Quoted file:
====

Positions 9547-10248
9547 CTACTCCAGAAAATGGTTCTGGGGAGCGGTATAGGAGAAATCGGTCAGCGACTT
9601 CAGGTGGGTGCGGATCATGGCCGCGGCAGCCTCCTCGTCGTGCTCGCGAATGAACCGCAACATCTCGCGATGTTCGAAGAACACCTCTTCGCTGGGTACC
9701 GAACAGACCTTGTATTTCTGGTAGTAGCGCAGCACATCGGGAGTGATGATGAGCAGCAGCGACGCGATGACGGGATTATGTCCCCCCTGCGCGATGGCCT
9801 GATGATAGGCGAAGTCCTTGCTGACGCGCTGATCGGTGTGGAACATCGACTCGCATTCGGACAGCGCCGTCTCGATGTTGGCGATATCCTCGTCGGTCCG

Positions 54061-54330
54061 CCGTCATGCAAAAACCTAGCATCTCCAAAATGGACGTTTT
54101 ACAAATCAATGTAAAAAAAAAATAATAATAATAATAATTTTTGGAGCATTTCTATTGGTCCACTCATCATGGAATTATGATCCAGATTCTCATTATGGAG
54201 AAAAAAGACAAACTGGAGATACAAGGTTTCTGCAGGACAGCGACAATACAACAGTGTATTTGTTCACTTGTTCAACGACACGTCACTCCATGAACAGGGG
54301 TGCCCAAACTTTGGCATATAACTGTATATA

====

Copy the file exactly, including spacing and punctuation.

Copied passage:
Positions 9547-10248
9547 CTACTCCAGAAAATGGTTCTGGGGAGCGGTATAGGAGAAATCGGTCAGCGACTT
9601 CAGGTGGGTGCGGATCATGGCCGCGGCAGCCTCCTCGTCGTGCTCGCGAATGAACCGCAACATCTCGCGATGTTCGAAGAACACCTCTTCGCTGGGTACC
9701 GAACAGACCTTGTATTTCTGGTAGTAGCGCAGCACATCGGGAGTGATGATGAGCAGCAGCGACGCGATGACGGGATTATGTCCCCCCTGCGCGATGGCCT
9801 GATGATAGGCGAAGTCCTTGCTGACGCGCTGATCGGTGTGGAACATCGACTCGCATTCGGACAGCGCCGTCTCGATGTTGGCGATATCCTCGTCGGTCCG

Positions 54061-54330
54061 CCGTCATGCAAAAACCTAGCATCTCCAAAATGGACGTTTT
54101 ACAAATCAATGTAAAAAAAAAATAATAATAATAATAATTTTTGGAGCATTTCTATTGGTCCACTCATCATGGAATTATGATCCAGATTCTCATTATGGAG
54201 AAAAAAGACAAACTGGAGATACAAGGTTTCTGCAGGACAGCGACAATACAACAGTGTATTTGTTCACTTGTTCAACGACACGTCACTCCATGAACAGGGG
54301 TGCCCAAACTTTGGCATATAACTGTATATA